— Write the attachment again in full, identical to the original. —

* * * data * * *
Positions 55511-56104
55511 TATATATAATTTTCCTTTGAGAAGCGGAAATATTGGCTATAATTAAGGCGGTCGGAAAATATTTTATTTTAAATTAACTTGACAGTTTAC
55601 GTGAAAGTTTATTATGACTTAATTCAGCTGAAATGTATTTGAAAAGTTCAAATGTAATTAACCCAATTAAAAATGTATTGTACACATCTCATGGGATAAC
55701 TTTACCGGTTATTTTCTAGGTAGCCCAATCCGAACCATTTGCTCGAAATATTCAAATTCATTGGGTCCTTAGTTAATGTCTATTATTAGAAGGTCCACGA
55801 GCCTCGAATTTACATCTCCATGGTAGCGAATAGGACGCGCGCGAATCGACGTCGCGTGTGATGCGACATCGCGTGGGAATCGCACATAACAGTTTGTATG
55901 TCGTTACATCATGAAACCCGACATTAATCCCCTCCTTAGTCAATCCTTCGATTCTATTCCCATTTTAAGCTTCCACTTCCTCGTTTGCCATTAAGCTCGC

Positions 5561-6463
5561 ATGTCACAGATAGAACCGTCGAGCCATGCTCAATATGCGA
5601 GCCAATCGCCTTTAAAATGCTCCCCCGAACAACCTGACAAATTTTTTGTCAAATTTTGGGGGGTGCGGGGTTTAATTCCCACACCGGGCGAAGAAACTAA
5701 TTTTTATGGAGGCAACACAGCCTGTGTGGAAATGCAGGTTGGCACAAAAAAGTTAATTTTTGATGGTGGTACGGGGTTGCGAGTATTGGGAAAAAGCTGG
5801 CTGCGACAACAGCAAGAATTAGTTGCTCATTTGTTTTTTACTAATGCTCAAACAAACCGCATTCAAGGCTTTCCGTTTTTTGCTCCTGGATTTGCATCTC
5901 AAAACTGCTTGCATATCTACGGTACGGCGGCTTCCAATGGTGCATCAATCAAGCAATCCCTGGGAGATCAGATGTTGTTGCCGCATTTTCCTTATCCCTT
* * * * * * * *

Positions 55511-56104
55511 TATATATAATTTTCCTTTGAGAAGCGGAAATATTGGCTATAATTAAGGCGGTCGGAAAATATTTTATTTTAAATTAACTTGACAGTTTAC
55601 GTGAAAGTTTATTATGACTTAATTCAGCTGAAATGTATTTGAAAAGTTCAAATGTAATTAACCCAATTAAAAATGTATTGTACACATCTCATGGGATAAC
55701 TTTACCGGTTATTTTCTAGGTAGCCCAATCCGAACCATTTGCTCGAAATATTCAAATTCATTGGGTCCTTAGTTAATGTCTATTATTAGAAGGTCCACGA
55801 GCCTCGAATTTACATCTCCATGGTAGCGAATAGGACGCGCGCGAATCGACGTCGCGTGTGATGCGACATCGCGTGGGAATCGCACATAACAGTTTGTATG
55901 TCGTTACATCATGAAACCCGACATTAATCCCCTCCTTAGTCAATCCTTCGATTCTATTCCCATTTTAAGCTTCCACTTCCTCGTTTGCCATTAAGCTCGC

Positions 5561-6463
5561 ATGTCACAGATAGAACCGTCGAGCCATGCTCAATATGCGA
5601 GCCAATCGCCTTTAAAATGCTCCCCCGAACAACCTGACAAATTTTTTGTCAAATTTTGGGGGGTGCGGGGTTTAATTCCCACACCGGGCGAAGAAACTAA
5701 TTTTTATGGAGGCAACACAGCCTGTGTGGAAATGCAGGTTGGCACAAAAAAGTTAATTTTTGATGGTGGTACGGGGTTGCGAGTATTGGGAAAAAGCTGG
5801 CTGCGACAACAGCAAGAATTAGTTGCTCATTTGTTTTTTACTAATGCTCAAACAAACCGCATTCAAGGCTTTCCGTTTTTTGCTCCTGGATTTGCATCTC
5901 AAAACTGCTTGCATATCTACGGTACGGCGGCTTCCAATGGTGCATCAATCAAGCAATCCCTGGGAGATCAGATGTTGTTGCCGCATTTTCCTTATCCCTT